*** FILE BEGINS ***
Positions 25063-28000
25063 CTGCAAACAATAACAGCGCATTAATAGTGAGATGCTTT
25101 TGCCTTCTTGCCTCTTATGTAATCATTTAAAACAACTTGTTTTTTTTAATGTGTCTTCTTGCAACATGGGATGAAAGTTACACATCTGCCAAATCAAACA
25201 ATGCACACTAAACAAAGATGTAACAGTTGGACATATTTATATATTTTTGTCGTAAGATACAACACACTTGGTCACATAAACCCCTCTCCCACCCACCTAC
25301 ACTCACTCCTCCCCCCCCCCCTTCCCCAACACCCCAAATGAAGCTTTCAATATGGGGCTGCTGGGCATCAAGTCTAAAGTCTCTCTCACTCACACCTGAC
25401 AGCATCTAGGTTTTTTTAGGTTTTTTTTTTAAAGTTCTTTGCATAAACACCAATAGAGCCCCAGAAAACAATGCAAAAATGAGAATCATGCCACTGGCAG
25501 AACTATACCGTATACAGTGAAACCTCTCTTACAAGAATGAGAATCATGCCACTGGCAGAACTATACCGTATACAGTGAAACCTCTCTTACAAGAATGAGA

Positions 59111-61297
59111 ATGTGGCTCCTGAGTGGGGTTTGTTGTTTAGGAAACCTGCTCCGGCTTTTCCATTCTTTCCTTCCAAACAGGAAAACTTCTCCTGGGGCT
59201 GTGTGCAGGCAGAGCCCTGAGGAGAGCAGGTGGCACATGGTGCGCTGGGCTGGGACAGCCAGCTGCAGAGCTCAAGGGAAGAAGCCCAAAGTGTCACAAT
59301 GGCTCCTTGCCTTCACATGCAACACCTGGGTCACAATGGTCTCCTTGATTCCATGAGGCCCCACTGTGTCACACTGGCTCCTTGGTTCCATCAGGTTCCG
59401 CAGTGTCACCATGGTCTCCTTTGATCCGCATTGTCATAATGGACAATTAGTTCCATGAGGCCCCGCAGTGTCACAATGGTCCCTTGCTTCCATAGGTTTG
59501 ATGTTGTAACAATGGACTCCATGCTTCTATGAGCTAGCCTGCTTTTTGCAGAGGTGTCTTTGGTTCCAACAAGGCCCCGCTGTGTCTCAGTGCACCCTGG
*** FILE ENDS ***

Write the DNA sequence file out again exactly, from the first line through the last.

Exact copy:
Positions 25063-28000
25063 CTGCAAACAATAACAGCGCATTAATAGTGAGATGCTTT
25101 TGCCTTCTTGCCTCTTATGTAATCATTTAAAACAACTTGTTTTTTTTAATGTGTCTTCTTGCAACATGGGATGAAAGTTACACATCTGCCAAATCAAACA
25201 ATGCACACTAAACAAAGATGTAACAGTTGGACATATTTATATATTTTTGTCGTAAGATACAACACACTTGGTCACATAAACCCCTCTCCCACCCACCTAC
25301 ACTCACTCCTCCCCCCCCCCCTTCCCCAACACCCCAAATGAAGCTTTCAATATGGGGCTGCTGGGCATCAAGTCTAAAGTCTCTCTCACTCACACCTGAC
25401 AGCATCTAGGTTTTTTTAGGTTTTTTTTTTAAAGTTCTTTGCATAAACACCAATAGAGCCCCAGAAAACAATGCAAAAATGAGAATCATGCCACTGGCAG
25501 AACTATACCGTATACAGTGAAACCTCTCTTACAAGAATGAGAATCATGCCACTGGCAGAACTATACCGTATACAGTGAAACCTCTCTTACAAGAATGAGA

Positions 59111-61297
59111 ATGTGGCTCCTGAGTGGGGTTTGTTGTTTAGGAAACCTGCTCCGGCTTTTCCATTCTTTCCTTCCAAACAGGAAAACTTCTCCTGGGGCT
59201 GTGTGCAGGCAGAGCCCTGAGGAGAGCAGGTGGCACATGGTGCGCTGGGCTGGGACAGCCAGCTGCAGAGCTCAAGGGAAGAAGCCCAAAGTGTCACAAT
59301 GGCTCCTTGCCTTCACATGCAACACCTGGGTCACAATGGTCTCCTTGATTCCATGAGGCCCCACTGTGTCACACTGGCTCCTTGGTTCCATCAGGTTCCG
59401 CAGTGTCACCATGGTCTCCTTTGATCCGCATTGTCATAATGGACAATTAGTTCCATGAGGCCCCGCAGTGTCACAATGGTCCCTTGCTTCCATAGGTTTG
59501 ATGTTGTAACAATGGACTCCATGCTTCTATGAGCTAGCCTGCTTTTTGCAGAGGTGTCTTTGGTTCCAACAAGGCCCCGCTGTGTCTCAGTGCACCCTGG